6. wow, and you and James are COMING OUT WITH A BOOK that simply indicates how confused you are on our national debt??? wow…

  7. Mr. Bergin, Mr. Johnson, and Mr. Buckley,

    Many thanks to all of you for making this piece available. It’s valuable, and the ideas in it need to be understood by many, many more Americans.

    Again, thank you!

  8. To DeuDJ: You miss the point of Johnson’s original title. Becoming “more like Greece” means adopting ever phonier accounting to hide the extent of the debt.

    U.S. government spending is funded by taxes and by borrowing. The fact that we could also fund it by monetizing the debt is no comfort, and does not give us any slack at all on the issue of long run fiscal responsibility. Dynamic scoring gives projections of proposed fiscal policies that are potentially wildly wrong and dangerous.

    You should reread the Buckley piece in this light.

  9. “To DeuDJ: You miss the point of Johnson’s original title. Becoming “more like Greece” means adopting ever phonier accounting to hide the extent of the debt.”

    It doesn’t matter how or if we “hide” our debt, it is of absolutely no consequence whatsoever when we issue debts denominated in our own currency…so I’m afraid you’re the one missing the point. Simon Johnson apparently is listening, and getting funded by, Pete Peterson, so its no surprise he’s entirely mistaken. He has fooled himself into thinking that he’s helping the 99% by arguing against tax cuts, but really by not helping us get out of this drag on our economy he prevents the 99% from getting any sort of fiscal policy measures enacted. Paul Krugman isn’t much different, because even he concedes that eventually we need to pay attention to our long term debt, but he is absolutely wrong for the same reason stated.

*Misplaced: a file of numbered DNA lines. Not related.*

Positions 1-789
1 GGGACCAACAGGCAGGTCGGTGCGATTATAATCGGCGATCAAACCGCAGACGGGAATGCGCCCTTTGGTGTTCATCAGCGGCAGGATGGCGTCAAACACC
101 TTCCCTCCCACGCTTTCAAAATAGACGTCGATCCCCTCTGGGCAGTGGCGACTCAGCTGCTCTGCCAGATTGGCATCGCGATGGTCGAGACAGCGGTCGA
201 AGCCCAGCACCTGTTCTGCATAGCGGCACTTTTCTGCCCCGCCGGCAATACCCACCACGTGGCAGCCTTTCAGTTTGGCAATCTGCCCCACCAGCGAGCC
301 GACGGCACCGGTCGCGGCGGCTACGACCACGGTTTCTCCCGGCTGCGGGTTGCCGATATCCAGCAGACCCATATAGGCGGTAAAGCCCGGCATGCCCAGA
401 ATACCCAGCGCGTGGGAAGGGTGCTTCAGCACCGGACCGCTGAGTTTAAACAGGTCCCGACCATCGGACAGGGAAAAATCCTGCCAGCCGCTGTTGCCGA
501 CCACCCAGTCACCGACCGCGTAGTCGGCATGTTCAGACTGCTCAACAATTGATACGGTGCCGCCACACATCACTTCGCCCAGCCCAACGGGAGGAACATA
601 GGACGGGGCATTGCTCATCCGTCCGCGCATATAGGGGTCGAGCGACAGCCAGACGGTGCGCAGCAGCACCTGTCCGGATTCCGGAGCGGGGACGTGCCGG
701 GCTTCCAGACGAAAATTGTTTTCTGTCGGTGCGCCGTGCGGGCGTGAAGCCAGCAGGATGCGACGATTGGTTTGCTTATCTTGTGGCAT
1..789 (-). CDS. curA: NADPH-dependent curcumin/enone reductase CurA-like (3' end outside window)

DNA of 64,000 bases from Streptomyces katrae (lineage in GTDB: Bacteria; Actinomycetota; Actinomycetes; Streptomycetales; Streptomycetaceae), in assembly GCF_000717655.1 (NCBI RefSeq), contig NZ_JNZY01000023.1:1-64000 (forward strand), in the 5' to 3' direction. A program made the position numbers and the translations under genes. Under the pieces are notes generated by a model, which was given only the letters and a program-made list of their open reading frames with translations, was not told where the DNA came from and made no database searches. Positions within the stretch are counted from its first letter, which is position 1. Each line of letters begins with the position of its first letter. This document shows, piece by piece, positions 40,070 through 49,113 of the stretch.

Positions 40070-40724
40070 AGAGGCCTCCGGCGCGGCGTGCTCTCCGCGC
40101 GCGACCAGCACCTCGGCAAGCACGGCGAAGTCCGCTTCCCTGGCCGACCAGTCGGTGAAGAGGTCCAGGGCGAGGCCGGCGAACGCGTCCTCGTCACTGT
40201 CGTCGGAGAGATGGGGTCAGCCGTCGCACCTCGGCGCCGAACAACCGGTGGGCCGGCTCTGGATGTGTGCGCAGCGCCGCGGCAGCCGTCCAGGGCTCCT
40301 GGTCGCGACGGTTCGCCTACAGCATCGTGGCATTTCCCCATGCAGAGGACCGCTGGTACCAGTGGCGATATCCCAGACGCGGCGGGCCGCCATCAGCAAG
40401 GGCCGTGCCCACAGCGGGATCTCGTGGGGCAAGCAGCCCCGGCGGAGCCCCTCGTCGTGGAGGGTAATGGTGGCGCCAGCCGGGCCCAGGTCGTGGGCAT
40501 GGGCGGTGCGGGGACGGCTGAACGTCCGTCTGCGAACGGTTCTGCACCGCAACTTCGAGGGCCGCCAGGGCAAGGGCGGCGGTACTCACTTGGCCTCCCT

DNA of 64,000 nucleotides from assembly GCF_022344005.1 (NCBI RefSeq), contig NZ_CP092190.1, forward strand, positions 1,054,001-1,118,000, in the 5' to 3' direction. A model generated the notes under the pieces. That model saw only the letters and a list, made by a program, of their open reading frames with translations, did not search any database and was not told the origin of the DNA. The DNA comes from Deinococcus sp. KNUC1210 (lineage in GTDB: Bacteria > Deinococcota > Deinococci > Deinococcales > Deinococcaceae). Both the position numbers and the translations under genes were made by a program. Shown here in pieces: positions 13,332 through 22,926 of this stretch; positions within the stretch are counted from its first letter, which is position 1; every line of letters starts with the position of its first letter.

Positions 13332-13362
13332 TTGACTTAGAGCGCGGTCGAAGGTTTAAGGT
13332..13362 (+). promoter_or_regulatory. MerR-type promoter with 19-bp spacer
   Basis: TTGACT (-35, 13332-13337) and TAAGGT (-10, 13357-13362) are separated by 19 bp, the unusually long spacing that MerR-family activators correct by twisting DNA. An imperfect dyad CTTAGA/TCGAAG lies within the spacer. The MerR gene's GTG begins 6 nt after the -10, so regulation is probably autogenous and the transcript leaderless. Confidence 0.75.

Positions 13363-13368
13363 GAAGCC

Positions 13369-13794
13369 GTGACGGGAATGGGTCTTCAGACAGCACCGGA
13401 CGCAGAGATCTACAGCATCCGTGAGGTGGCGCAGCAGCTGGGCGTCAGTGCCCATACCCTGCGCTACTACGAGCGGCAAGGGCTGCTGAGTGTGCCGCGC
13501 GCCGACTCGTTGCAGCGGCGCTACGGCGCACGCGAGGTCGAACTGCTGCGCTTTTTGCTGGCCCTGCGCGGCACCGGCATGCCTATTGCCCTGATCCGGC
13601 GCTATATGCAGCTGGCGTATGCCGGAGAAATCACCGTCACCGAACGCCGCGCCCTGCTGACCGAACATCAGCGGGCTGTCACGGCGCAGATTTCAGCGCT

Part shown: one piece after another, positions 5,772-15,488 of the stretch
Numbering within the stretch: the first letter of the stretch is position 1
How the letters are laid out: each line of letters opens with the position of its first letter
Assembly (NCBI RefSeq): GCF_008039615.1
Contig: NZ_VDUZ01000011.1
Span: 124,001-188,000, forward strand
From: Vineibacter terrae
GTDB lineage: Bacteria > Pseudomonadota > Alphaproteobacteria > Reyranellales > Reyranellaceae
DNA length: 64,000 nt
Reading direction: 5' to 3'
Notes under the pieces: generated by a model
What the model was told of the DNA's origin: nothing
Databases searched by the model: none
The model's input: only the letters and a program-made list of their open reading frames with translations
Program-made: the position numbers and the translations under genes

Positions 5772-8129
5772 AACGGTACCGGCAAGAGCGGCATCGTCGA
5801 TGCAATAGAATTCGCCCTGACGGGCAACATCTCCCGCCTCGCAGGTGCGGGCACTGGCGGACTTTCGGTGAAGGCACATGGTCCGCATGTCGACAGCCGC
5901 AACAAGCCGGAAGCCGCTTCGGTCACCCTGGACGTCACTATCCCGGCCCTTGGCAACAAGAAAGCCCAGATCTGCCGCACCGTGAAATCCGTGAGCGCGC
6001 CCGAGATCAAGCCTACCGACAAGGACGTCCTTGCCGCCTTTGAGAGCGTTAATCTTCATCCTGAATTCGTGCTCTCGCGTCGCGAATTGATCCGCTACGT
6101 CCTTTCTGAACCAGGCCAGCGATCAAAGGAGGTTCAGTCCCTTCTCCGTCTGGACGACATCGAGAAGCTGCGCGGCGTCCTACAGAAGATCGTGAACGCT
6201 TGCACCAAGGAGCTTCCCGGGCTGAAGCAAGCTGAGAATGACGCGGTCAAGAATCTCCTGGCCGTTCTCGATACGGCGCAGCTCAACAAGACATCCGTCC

“U.S. government spending is funded by taxes and by borrowing. The fact that we could also fund it by monetizing the debt is no comfort, and does not give us any slack at all on the issue of long run fiscal responsibility.”

    The whole “monetizing our debt” is a fundamentally mistaken notion. No, there is no such thing as “funding” ourselves with a currency we freely create. Taxes serve to regulate aggregate demand and hence prevent inflation(as well as other reasons), but they do not “fund” us at any capacity on the federal level. When you fork over cash to the IRS, they literally shred it. Whenever they take money out of your bank account, that money enters a black hole, it doesn’t get sent over to the treasury department for them to be able to “use”. Government spends with computer clicks. Whenever congress approves of spending for something, the treasury is “given” the money through a computer click, and spends first. AFTER we spend, we issue treasury bonds to “cover” our debt, but understand that bonds don’t really function for that purpose, they are an old rule still on the books even after we went off of the gold standard. Bonds functionally only serve, today, to help the federal reserve set their interest rate target.

    type in 7dif on google, read the book starting from page 13-68 within the document, and you will understand all of the stuff I’ve laid out for you here.

  10. @DeusDJ

    I’m not an economist. But from what I understand MMT would have the government create money. In the current economic system it is created by fractional reserve banking.

    The argument against the government creating money is the potential for corruption. As SJ once pointed out politicians may be more inclined to give government dollars to their friends and allies.

    So how would MMT deal with potential government corruption ?

  11. The article from the Tax Analysts was a great read! Thanks for making it available.

  12. Thanks for getting this article out for the public. I read it with interest, and I hope it finds a wide readership. I wish I thought most of our voters and legislators understood the concepts.